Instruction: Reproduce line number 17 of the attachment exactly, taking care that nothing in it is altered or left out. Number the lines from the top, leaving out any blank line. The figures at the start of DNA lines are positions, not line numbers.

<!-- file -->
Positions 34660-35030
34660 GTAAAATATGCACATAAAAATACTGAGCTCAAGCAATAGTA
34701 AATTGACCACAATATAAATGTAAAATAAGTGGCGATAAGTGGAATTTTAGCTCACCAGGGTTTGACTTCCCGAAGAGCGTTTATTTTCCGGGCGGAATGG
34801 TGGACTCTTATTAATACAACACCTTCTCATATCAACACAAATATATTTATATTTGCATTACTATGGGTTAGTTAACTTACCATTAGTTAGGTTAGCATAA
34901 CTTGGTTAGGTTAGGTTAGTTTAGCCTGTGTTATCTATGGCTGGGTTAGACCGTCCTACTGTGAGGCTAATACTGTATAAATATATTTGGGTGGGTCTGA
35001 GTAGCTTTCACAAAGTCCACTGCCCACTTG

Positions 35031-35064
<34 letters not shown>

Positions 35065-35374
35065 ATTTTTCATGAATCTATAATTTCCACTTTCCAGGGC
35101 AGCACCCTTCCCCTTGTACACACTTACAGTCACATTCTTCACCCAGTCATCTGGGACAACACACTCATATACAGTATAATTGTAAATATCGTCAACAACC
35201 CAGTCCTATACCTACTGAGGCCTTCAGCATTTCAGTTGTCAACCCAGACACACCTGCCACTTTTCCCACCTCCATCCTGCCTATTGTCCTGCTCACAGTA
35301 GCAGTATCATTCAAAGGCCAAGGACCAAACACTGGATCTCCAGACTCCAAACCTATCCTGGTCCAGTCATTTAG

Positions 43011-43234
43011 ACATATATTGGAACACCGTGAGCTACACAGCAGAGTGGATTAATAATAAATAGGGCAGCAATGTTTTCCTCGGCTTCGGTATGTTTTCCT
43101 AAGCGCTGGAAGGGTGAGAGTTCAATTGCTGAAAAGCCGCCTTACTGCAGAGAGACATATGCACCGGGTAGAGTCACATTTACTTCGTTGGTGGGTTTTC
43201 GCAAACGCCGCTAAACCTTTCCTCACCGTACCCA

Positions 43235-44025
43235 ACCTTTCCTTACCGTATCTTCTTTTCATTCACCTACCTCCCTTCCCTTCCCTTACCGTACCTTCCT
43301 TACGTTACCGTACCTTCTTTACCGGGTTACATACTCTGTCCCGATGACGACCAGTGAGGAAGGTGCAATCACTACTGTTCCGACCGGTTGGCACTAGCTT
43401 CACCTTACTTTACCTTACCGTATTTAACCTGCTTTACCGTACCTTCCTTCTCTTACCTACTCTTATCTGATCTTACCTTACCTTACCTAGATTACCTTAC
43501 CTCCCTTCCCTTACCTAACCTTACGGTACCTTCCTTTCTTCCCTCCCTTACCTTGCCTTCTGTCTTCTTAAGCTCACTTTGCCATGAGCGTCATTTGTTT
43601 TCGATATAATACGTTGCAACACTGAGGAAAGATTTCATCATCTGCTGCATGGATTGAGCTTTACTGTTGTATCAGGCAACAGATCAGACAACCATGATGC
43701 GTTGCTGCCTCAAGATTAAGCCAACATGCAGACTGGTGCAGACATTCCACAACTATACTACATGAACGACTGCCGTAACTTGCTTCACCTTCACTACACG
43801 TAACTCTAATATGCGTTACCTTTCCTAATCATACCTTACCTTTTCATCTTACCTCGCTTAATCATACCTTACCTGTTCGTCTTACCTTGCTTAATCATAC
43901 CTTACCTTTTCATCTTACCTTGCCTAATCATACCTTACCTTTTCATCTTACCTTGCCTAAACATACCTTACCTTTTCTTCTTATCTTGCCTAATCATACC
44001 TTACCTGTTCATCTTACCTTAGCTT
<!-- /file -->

43201 GCAAACGCCGCTAAACCTTTCCTCACCGTACCCA